Tuesday, October 12, 2010

Evolution of a Novel Series -- Eliza Bloome

Once the idea for the series took shape, I had to set aside Beside Two Rivers and begin book 1 Before the Scarlet Dawn.

Book 1 ~ At the beginning I had questions.
Who is Eliza Bloome?
Where did she grow up?
Who were her parents?
What does she look like?
What are her beliefs?
What does she want?

Eliza began to take form deeply in my imagination. I saw a young woman with raven hair, clear skin, and violet eyes whose heart is longing to be loved for the person she is, not for her beauty. She is a bit naive when it comes to the ways of the world.

She is the daughter of a vicar and lives with him at a small vicarage in the Hope Valley in Derbyshire, England until his death. Her mother died when she was a baby.

Eliza loves God and wants to do the right thing. She believes with all her heart that He is guiding her to the man she longs for. What she wants most is to be loved unconditionally, and to be accepted for her mind and soul, to find a husband who treats her as his equal.

To get this all down on paper, I jotted down these attributes in my notebook for Before the Scarlet Dawn. In writing the story, the best technique for me is writing the scenes out by hand first in the notebook. Each novel has its own. Writing freehand, for some reason I cannot explain, causes the words to flow out of me. It is raw, unedited prose. Perhaps it has to do with the right side of the brain, the creative side. All I know is this technique is what helps me start and finish a novel.

The story begins its evolution with Eliza sitting at her father's beside late at night. A knock on the door echoes up the staircase. The servant of a local gentleman must speak to Reverend Bloome in private. And what he has to tell, launches the story.

Sounds a bit crazy, but I pictured Eliza telling me 'write my story'. She became to me a person who once lived, breathed, and walked this earth. If I could not achieve that, my readers will not connect to her.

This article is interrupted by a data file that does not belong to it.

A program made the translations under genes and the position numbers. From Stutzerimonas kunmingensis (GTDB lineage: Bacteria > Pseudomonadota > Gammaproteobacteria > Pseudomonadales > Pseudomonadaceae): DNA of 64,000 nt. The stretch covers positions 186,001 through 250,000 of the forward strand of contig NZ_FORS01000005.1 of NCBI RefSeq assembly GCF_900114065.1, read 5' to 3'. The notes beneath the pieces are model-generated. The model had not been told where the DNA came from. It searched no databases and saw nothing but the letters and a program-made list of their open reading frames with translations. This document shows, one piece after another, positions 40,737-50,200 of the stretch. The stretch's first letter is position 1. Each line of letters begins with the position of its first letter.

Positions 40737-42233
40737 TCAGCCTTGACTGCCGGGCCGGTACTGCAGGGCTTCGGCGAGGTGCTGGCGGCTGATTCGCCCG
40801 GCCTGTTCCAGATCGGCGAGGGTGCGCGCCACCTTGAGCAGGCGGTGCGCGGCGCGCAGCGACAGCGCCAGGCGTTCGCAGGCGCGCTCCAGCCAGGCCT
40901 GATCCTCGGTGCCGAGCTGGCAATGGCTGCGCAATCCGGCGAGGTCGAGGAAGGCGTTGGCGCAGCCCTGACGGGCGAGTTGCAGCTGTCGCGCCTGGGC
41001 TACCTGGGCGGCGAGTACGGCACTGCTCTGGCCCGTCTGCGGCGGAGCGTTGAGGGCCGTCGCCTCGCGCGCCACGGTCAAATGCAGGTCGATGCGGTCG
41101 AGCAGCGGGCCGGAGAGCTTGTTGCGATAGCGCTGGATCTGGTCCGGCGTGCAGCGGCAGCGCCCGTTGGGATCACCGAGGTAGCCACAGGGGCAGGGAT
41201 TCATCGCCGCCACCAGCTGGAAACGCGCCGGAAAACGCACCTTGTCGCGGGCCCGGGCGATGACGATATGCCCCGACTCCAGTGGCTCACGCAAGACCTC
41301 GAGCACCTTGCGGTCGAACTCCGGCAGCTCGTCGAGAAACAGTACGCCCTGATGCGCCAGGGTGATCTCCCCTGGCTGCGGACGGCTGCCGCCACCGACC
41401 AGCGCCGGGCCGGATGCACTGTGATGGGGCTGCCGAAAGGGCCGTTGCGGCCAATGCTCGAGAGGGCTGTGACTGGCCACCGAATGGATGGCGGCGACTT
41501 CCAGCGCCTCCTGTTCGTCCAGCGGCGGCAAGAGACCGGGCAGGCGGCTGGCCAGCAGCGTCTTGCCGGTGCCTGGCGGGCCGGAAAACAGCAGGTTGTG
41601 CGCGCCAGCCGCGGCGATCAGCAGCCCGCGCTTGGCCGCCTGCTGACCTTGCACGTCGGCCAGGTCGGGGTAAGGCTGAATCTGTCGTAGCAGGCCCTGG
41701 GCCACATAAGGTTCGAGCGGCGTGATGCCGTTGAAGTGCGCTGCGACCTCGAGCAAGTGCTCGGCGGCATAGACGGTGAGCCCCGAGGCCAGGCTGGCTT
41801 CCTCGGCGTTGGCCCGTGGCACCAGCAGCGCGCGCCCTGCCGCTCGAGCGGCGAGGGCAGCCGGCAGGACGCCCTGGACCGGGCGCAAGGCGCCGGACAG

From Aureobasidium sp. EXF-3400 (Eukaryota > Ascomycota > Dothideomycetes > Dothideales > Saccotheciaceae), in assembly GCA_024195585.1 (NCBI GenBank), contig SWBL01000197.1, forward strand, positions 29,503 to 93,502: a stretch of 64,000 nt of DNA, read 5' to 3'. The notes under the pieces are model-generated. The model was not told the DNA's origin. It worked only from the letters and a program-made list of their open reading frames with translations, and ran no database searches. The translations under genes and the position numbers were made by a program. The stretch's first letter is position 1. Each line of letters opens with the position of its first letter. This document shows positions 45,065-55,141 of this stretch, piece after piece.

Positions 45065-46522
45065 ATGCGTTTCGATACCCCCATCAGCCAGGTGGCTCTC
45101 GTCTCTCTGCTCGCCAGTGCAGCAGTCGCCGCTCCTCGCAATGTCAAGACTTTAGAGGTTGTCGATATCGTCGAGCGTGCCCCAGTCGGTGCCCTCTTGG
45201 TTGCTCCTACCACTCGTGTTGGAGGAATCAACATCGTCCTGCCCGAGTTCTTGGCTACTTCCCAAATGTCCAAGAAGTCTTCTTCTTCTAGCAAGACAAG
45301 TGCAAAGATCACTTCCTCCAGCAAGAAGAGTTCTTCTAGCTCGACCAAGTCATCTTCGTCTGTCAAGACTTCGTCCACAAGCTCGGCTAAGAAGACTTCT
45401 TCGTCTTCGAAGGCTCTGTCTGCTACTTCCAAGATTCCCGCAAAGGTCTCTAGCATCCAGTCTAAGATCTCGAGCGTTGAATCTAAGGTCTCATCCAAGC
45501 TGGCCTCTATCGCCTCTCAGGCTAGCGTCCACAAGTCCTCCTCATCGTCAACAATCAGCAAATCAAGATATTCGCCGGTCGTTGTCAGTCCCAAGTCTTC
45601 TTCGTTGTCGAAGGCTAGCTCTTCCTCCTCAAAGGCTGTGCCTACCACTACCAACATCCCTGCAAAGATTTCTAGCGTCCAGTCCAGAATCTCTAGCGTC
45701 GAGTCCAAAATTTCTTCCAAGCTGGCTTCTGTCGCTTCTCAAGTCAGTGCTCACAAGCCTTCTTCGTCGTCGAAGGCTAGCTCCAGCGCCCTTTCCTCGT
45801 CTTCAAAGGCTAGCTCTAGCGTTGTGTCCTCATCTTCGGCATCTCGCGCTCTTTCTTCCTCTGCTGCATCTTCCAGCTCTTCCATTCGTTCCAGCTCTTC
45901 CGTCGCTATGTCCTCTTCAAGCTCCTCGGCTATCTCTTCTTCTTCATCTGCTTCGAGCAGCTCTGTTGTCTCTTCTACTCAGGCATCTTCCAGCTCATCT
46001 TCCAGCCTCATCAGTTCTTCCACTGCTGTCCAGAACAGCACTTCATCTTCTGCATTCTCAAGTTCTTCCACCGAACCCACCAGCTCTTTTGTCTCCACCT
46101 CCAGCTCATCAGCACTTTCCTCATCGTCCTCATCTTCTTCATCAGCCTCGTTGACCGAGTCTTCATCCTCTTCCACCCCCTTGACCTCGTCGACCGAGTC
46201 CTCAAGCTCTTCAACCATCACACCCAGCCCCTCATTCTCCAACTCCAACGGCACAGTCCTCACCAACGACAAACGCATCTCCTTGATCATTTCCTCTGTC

So in the evolution of book 1 in the series, I began with characterization. Eliza, being the main character, comes on stage in chapter one awaiting the inevitable. She then moves on and readers begin to meet the people in her life. Her devoted servant, Fiona Goodall. A suitor whose sees winning her as a challenge named Langbourne. And then the man Eliza loves above all others - Hayward Morgan---proud, wealthy, and in search of a stalwart wife. The major players are in place, and the question arises. Will Hayward love Eliza unconditionally? Will he see her as his equal, and be devoted to her no matter how much the storms of life rage against them?

As a reader, what intrigues you the most about a series?

As a writer, what kinds of things intimidate you about writing a series?


Bonnie S. Calhoun said...

Intrigue...learning about the characters lives, and literally developing a relationship with them.

Intimidation...figuring out enough stuff to write about a character to create a memorable one that can be sustained throughout several books!

Jessica Nelson said...

Sounds interesting! I always love a romance where one is in love with the other before the other falls in love with the one. LOL Did that make sense?

I actually don't care for a series that follows one character. I tend to get frustrated because I like my Happily Ever at the end of the book. ;-)

I'm sure your series is going to be amazing!

Bonnie Toews said...

What makes your series so fascinating, Rita, is that you are not following the same characters through three books, but three different women who are connected to each other, so that their lives are filled out in a far more satisfactory way for readers. Often, in a standalone, a less dominant character than the protagonist cannot be as fully developed, yet that character catches the heart and imagination of the reader -- it's why we often don't want to put a book down because somehow it doesn't feel right to say good-bye to such characters. We long for more. Harnessing that yearning I believe is the trick to writing a successful series.

Rita Gerlach said...

Actually, Bonnie, the three heroines appear in book 1, but Eliza is major, Darcy (book 2) is her small daughter and Sarah (book 3) is a servant. In book 2, Darcy is major, and Eliza will appear in the book but toward the end. In book 2, Eliza and Darcy will appear but briefly, in the telling of Sarah's story.

But your point about harnessing the yearning is so important. I hope that is what I accomplish.

Jan Cline said...

I think everyone who is a fiction reader hates to see the characters just go away and the story stop. It's the curiosity in us that wants to see the next book. I sat down yesterday and started book two! I have just had it on my mind and had to see if it would come spilling out. It did. All kinds of ideaas rushing through my head that I need to organize in those notebooks! Half way through Surrender too! Love it.

Susan J. Reinhardt said...

Hi Rita -

I also start with characterization. Stories happen because people live life.

I wasn't intimidated because I never intended to write a series. A supporting character tapped me on the shoulder, and said, "This book is about me." The third and final (I think) book, comes full circle with the new generation.

Susan :)